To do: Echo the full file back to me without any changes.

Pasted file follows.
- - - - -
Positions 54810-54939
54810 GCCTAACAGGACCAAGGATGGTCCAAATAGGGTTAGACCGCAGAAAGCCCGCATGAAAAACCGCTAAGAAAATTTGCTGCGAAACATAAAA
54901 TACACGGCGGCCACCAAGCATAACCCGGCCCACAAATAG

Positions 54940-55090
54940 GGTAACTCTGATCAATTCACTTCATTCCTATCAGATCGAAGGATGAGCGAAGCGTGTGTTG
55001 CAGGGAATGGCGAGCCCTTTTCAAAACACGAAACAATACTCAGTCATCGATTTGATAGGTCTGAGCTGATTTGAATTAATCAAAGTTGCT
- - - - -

Positions 54810-54939
54810 GCCTAACAGGACCAAGGATGGTCCAAATAGGGTTAGACCGCAGAAAGCCCGCATGAAAAACCGCTAAGAAAATTTGCTGCGAAACATAAAA
54901 TACACGGCGGCCACCAAGCATAACCCGGCCCACAAATAG

Positions 54940-55090
54940 GGTAACTCTGATCAATTCACTTCATTCCTATCAGATCGAAGGATGAGCGAAGCGTGTGTTG
55001 CAGGGAATGGCGAGCCCTTTTCAAAACACGAAACAATACTCAGTCATCGATTTGATAGGTCTGAGCTGATTTGAATTAATCAAAGTTGCT